October 5-25. At night fell back from Frankfort to Versailles, fourteen miles. Camped at Versailles two or three days, then resumed the march and came out of Kentucky through Cumberland Gap, from thence to Bean's Station, Tennessee, which place we reached about dark October 25.
     Here we rested two or three days and then marched to Lenoir's Station on the East Tennessee and Georgia Railroad, having marched about 500 miles in forty days and nights.
November 15. The brigade of General Rains' being ordered to Normandy Station on the Nashville and Chattanooga Railroad. We took the cars.
November 18. Arrived at Normandy Station, a distance of 175 miles.
November 28. Left Normandy and marched seventeen miles to Manchester.
December 7. Left that place and marched thirty-five miles to Readyville in three days. About this time Lieutenant-General E. K. Smith was sent to the Trans-Mississippi Department and Major-General C. L. Stevenson's Division to Vicksburg. General J. E. Rains' Brigade was transferred to Major-General [John Porter] McCown's Division, Lieutenant-General [Leonidas] Polk's Corps, General [Braxton] Bragg's Army.
December 18. The Twenty-ninth North Carolina Troops was detached from the brigade and left Readyville; marched to McMinnville, Tennessee and from there to Murfreesborough. Here we joined our old brigade.
December 31. Took an active part in the battle of Murfreesborough in which the Twenty-ninth Regiment lost about sixty men in killed and wounded.
January 4, 1863. By order of General Bragg the Army fell back to Shelbyville at night, a distance of twenty-five miles. During the battle General Rains was killed and Colonel R. B. Vance was assigned to the command of the brigade. General McCown being relieved from duty after the battle, the division was commanded by General [Alexander Peter] Stewart during our stay at Shelbyville. Brigadier-General [William Brimage] Bate was assigned to the command of General Rains' old brigade.
May 1. Colonel R. V. Vance returned to his regiment, where he remained until he was confined by sickness and left Shelbyville. The regiment was then ordered to the Mississippi Department.
May 12-18. Left Shelbyville being detached from General Bate's Brigade and sent by order of General Bragg to Jackson, Mississippi, arriving there May l 8.
     From thence we marched thirty miles to Canton. Here we took the train to Vaughan's Station on the Mississippi Central Railroad. Here the regiment was attached to a Georgia Brigade commanded by Colonel [Claudius Charles] Wilson, this brigade constituting a part of Major-General [William Henry Talbot] Walker's Division.
June l. General Walker's Division was ordered to Yazoo City and from there was ordered to Vernon, Mississippi.
June 12. General Joseph [Eggleston] Johnston, commanding the department, ordered the Nineteenth North Carolina Troops to remain and garrison Yazoo City.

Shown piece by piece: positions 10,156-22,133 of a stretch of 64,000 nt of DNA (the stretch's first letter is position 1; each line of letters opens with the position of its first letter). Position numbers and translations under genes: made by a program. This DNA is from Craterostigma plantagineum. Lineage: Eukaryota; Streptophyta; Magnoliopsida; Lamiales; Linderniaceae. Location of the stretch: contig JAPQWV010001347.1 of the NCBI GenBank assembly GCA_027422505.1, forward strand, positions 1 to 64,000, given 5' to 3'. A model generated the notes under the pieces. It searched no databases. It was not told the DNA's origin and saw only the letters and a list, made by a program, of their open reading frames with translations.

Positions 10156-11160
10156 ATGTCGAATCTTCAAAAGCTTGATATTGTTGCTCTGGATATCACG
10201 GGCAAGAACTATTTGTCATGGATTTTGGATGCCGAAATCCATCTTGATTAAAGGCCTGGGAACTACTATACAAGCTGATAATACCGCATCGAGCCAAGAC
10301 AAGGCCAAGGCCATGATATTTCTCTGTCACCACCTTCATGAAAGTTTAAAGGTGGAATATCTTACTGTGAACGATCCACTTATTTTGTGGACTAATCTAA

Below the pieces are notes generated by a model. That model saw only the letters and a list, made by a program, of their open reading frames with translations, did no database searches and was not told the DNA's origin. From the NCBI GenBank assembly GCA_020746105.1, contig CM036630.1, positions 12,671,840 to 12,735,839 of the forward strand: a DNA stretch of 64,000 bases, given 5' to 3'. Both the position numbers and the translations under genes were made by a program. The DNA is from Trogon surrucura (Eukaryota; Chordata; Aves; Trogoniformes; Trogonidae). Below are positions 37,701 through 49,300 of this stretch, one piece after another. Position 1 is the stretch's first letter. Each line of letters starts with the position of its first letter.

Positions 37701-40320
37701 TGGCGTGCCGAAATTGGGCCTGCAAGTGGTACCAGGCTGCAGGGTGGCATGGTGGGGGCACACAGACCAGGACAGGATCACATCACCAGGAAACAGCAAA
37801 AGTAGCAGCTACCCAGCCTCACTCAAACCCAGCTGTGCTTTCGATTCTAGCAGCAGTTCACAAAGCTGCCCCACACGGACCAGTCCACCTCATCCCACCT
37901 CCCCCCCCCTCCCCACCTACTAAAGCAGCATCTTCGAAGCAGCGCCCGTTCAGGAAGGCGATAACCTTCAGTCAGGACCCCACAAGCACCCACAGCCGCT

July 13-27. It remained there until a division of Yankees came up Yazoo River in gunboats and compelled us to vacate the place. The regiment then marched across the county about 150 miles and joined General Johnston's Army at Morton, Mississippi. The regiment was immediately ordered by General Johnston to Meridian, Mississippi to do guard duty, etc. Arrived at Meridian by rail July 27.
August 24-30. The regiment was ordered to join General [Matthew Duncan] Ector's Brigade and proceeded to Chattanooga, Tennessee to join Bragg's Army. The brigade arrived at Chickamauga Station near Chattanooga August 30.
September 19-20. Marched to and from Ringgold, La Fayette, and other places until the great battle of Chickamauga commenced. The regiment was engaged until September 20 and sustained heavy loss both days, losing eighty in killed and wounded, and about thirty missing. The regiment fought in General Ector's Brigade, Walker's Division, [Daniel Harvey] Hill’s Corps.
September 23-October 2. Ector's Brigade was ordered back to Meridian, Mississippi and arrived there October 2.
December 5. Left Meridian and came south to Brandon, Mississippi, where we now are. Since we returned to Mississippi, Ector's Brigade to which the Twenty-ninth North Carolina Troops belongs, has been in Major—General [Samuel Gibbs] French's Division.

Your most respectfully, etc....
     [Bacchus] S. Proffitt,
     Lieutenant-Colonel,
     Commanding, Twenty-ninth North Carolina Troops.

     Major James H. Foote,
     Assistant Adjutant-General

[Note: no other record of events were reported.]

Courtesy of Jackson County [North Carolina] Genealogical Society; Copyright 1998-99 Jackson County Genealogical Society, Inc.